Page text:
A few weeks ago we stayed at a hotel in Seville, Spain called Las Casas de la Juderia, literally the houses of the Jewish Quarter. It was beautiful, right next to an old church called Santa Maria la Blanca that was in medieval times a synagogue. We had a terrace that overlooked the old church and the early morning air was filled with doves cooing.
Mirta Kupferminc is an artist who has made her artistic mission a search for meaning in a world profoundly unstable, problematic and filled with the terrors of memory not entirely her own. As the child of Holocaust survivors, uprooted from Europe and planted in Argentina, one prevailing motif for her is that of a witness to the Holocaust one generation removed. A prominent text panel quotes Saul Sosnowski: “…to be a witness who loves unconditionally; daring to judge God over Auschwitz and find him guilty; and pray to him still, even there, even in Auschwitz.”
Why would one want to reinvent a Jewish ritual when it had been working perfectly well for hundreds if not thousands of years? Ah ha, perhaps all is not as well as traditionalists would like to think. There is the disquieting phenomenon that perhaps the majority of the Jewish people have little or no engagement with Jewish practice.
How should we approach Hashem at this time of teshuvah? Surely with fear because we understand that our lives hang in the balance. But another element needs to be incorporated. Love. Yes, love must define our relationship with the Merciful One as we declare on Yom Kippur: “For we are Your people and You are our God…we are Your friend and You are our Beloved.”
Earlier this summer I went up to the Boston Museum of Fine Arts to see the blockbuster exhibition, “Titian, Tintoretto, Veronese: Rivals in Renaissance Venice.” While rarely have I seen as many masterpieces collected together in a traveling show, one painting stood out for both its Jewish subject and the surprising way it narrated the dramatic story of Esther appearing before Ahasuerus.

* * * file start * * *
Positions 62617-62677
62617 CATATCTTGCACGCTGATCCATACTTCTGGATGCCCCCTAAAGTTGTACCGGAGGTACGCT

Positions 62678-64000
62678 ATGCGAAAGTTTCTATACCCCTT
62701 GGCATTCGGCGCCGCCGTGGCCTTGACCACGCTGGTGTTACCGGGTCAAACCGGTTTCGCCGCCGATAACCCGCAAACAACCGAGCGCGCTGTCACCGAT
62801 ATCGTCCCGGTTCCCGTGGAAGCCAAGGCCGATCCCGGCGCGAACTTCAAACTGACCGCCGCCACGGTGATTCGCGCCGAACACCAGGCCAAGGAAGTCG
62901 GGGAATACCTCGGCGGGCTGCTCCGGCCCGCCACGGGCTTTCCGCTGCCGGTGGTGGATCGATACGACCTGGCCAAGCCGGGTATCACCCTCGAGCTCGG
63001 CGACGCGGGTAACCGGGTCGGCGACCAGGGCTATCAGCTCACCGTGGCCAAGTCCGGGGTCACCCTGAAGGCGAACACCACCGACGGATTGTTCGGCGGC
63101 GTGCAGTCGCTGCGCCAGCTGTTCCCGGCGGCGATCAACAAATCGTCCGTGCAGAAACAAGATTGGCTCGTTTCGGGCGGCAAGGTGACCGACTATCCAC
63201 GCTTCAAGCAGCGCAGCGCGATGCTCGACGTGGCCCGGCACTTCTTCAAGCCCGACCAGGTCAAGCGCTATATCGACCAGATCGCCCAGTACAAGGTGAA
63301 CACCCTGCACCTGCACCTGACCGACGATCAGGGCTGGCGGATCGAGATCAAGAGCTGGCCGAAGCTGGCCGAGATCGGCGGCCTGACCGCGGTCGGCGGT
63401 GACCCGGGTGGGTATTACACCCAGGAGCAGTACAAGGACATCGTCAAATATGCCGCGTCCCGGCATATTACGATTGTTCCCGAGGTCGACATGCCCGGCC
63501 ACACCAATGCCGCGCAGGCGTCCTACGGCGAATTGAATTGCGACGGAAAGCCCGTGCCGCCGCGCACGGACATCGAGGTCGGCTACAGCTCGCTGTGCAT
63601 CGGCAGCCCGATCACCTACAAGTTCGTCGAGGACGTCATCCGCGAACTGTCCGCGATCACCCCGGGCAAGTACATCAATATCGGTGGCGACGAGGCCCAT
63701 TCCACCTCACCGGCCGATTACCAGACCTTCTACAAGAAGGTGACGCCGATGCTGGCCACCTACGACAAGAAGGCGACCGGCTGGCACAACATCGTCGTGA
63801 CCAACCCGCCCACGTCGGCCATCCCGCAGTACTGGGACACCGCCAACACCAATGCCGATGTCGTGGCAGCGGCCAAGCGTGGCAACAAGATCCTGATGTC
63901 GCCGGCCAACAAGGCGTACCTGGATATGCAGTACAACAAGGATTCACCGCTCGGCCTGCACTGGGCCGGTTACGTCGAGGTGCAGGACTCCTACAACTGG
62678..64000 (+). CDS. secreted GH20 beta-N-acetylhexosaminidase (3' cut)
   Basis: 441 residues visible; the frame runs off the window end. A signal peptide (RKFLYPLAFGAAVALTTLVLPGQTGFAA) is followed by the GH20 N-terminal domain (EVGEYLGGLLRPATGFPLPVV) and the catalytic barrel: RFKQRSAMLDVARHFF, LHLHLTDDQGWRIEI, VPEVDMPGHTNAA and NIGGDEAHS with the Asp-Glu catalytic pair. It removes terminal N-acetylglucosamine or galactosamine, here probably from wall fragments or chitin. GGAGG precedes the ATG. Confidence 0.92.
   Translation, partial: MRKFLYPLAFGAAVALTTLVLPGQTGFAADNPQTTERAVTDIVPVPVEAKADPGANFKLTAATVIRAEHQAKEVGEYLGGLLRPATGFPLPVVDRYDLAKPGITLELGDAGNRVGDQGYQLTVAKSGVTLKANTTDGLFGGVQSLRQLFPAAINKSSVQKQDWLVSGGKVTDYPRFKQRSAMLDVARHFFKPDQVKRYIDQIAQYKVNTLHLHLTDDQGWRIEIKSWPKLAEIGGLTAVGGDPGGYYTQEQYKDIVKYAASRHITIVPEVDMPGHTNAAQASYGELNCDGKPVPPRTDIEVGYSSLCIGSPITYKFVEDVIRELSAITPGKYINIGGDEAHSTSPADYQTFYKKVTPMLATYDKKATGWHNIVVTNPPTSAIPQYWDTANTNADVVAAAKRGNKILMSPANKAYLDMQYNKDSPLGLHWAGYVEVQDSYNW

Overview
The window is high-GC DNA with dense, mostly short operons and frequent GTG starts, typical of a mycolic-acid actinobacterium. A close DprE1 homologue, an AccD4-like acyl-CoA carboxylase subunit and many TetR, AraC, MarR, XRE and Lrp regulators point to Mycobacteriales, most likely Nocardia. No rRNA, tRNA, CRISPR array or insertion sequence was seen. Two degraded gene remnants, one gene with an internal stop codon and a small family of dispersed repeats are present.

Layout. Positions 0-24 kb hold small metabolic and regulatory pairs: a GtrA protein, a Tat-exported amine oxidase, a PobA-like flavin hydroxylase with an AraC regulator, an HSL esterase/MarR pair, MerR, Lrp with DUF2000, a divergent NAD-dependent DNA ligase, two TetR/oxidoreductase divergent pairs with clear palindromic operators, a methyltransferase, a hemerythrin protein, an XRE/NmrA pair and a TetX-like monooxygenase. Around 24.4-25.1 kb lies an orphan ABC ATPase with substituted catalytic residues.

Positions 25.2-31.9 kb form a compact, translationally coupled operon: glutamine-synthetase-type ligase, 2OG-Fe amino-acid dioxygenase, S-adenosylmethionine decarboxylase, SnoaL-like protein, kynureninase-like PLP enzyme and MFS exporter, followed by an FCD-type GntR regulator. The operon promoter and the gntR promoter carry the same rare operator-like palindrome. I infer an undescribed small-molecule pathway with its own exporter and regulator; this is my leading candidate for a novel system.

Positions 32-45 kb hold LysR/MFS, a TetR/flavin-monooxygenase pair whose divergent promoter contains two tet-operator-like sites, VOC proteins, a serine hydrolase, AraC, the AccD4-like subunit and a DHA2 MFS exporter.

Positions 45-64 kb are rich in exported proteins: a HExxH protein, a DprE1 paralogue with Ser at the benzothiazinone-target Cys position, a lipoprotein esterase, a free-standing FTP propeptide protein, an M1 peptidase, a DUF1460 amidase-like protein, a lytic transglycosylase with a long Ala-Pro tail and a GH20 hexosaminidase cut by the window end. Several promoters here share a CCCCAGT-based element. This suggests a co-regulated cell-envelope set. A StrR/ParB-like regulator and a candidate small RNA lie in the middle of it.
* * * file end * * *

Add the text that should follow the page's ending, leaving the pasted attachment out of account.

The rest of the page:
When we peer back through the millennia whom do we see? Two women standing at the very beginning of our history, Sarah and Hagar. Sarah conspired to overcome her barrenness and provide Abraham with an heir through her maidservant Hagar. From the start their tumultuous relationship effectively cast Abraham to the sidelines, so much so that Hagar went on to become a matriarch of her own people, the Ishmaelites.
“We are in effect changing the rules as to what is aesthetically acceptable….It is exciting precisely because we are changing the discourse [about Jewish visual expression and contemporary art].” Joel Silverstein made this startling proclamation in these pages three months ago in his exhibition essay Tzelem: Presence and Likeness in Jewish Art (May 6, 2009).
Mr. Tibor Kupferstein has a dream. He would like to create the first Jewish Art Museum in Brooklyn. It doesn’t seem too farfetched considering that the borough hosts the largest concentration of Jews in the New York metropolitan area. And yet making his personal collection of Jewish art accessible to the public has been fraught with all kinds of bureaucratic roadblocks and technical snafus that seem determined to turn a beautiful gift into a sad unfulfilled saga. It doesn’t seem fair.
Two deeply idiosyncratic exhibitions at Yeshiva University Museum warrant close inspection if only to show how the diverse richness of biblical and Judaic subject matter can inspire contemporary artists. The very eclectic nature of both artist’s works speaks volumes about the possibilities available when artists take Jewish subjects seriously and subsequently embrace them with their own demons.
An unshaven man stumbles on stage, clad in a raincoat covering his pajamas. He is barefoot and shuffles among the dried leaves that litter the stage area, a long rectangle set between the audience on either side. It is a most intimate performance area, uncomfortably so. He tells us he was a Red Cross representative, stationed in the Berlin suburb of Wansee, sent to inspect a civilian internment camp in Nazi Germany.
In German with English subtitles
New Yorker Films
How can the artist presume to make art when every stroke, every effort at creating an intelligible and beautiful object, might be construed as an affront to the wholeness and perfection of God and His handiwork. Every one of the artist’s images could be seen as a potential idol, a potential Golden Calf.